2 Khan JC, Thurlby DA, Shahid H, et al. Smoking and age related macular degeneration: the number of pack years of cigarette smoking is a major determinant of risk for both geographic atrophy and choroidal neovascularization. British Journal of Ophthalmology 2006;90:75-80.

3 Christen WG, Manson JE, Seddon JM, et al. A Prospective Study of Cigarette Smoking and Risk of Cataract in Men. JAMA. 1992;268(8):989–993. doi:10.1001/jama.1992.03490080063025

4 Hankinson SE, Willett WC, Colditz GA, et al. A Prospective Study of Cigarette Smoking and Risk of Cataract Surgery in Women. JAMA. 1992;268(8):994–998. doi:10.1001/jama.1992.03490080068026

5 Phoebe Lin, Allison R. Loh, Todd P. Margolis, Nisha R. Acharya, Cigarette Smoking as a Risk Factor for Uveitis. Ophthalmology, 117:3 2010, 585-590. ISSN 0161-6420

6 Eliasson B. Cigarette smoking and diabetes. Prog Cardiovasc Dis. 2003 Mar-Apr;45(5):405-13. doi: 10.1053/pcad.2003.00103. PMID: 12704597.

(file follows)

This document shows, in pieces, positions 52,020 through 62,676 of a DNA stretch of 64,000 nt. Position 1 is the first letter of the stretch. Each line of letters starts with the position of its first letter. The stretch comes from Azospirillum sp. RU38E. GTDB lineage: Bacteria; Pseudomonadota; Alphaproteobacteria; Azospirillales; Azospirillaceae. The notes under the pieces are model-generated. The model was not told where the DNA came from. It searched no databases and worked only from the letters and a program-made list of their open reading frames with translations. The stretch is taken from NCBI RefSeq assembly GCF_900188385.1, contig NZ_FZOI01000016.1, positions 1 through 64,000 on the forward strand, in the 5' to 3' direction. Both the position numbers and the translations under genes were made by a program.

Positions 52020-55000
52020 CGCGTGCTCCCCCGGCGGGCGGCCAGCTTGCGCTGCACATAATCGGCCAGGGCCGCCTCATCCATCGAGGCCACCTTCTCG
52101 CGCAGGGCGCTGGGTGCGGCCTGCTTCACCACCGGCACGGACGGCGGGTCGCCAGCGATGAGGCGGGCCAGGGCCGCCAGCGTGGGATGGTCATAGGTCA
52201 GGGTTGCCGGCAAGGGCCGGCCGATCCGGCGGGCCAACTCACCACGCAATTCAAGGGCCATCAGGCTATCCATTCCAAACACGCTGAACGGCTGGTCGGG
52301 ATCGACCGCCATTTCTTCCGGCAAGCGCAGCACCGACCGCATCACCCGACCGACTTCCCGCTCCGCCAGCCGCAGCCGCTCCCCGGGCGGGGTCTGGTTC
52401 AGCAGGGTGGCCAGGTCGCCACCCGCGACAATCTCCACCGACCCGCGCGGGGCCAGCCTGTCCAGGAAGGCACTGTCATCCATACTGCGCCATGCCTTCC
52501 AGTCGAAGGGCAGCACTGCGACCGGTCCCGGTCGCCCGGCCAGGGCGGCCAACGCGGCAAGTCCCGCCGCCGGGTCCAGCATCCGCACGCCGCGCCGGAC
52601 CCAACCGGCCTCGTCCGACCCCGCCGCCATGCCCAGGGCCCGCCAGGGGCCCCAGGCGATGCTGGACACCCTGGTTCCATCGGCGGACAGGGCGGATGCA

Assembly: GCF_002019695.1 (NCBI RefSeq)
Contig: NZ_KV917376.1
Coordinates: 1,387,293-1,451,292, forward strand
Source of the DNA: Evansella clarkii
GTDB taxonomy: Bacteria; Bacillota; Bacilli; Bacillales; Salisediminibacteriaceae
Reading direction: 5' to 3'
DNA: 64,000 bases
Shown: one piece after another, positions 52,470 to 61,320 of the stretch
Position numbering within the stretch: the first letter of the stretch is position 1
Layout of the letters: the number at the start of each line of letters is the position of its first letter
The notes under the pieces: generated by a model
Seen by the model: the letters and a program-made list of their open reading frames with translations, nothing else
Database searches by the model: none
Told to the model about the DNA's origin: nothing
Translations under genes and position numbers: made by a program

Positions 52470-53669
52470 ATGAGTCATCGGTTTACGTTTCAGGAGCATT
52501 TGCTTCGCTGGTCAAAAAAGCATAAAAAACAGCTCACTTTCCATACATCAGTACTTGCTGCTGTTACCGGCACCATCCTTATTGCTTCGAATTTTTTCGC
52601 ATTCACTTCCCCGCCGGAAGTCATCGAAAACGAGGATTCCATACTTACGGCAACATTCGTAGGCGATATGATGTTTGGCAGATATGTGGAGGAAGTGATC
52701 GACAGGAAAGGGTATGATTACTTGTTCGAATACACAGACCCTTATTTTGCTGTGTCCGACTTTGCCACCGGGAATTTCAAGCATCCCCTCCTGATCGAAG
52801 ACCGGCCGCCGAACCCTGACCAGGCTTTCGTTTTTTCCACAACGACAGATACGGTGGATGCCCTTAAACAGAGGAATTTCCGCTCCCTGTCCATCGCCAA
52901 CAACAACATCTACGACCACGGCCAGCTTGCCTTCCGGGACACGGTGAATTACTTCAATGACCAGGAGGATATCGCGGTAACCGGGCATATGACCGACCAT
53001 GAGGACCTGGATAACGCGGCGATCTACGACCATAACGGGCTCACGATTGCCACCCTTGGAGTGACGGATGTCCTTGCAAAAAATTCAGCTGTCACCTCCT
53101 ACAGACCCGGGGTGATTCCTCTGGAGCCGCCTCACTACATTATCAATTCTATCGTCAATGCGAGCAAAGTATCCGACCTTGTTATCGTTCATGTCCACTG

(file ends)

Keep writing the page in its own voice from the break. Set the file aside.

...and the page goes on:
7 Moss SE, Klein R, Klein BE. Prevalence of and risk factors for dry eye syndrome. Arch Ophthalmol. 2000 Sep;118(9):1264-8. doi: 10.1001/archopht.118.9.1264. PMID: 10980773.

8 American Academy of Ophthalmology. Another reason to exercise: protecting your sight.  Press release, November 13, 2017

9 Colberg, Sheri R et al. “Exercise and type 2 diabetes: the American College of Sports Medicine and the American Diabetes Association: joint position statement.” Diabetes care vol. 33,12 (2010): e147-67. doi:10.2337/dc10-9990

10 Klein R, Klein BE, Knudtson MD, Meuer SM, Swift M, Gangnon RE. Fifteen-Year Cumulative Incidence of Age-Related Macular Degeneration. Ophthalmology. 2007;114(2):253-262. doi:10.1016/j.ophtha.2006.10.040.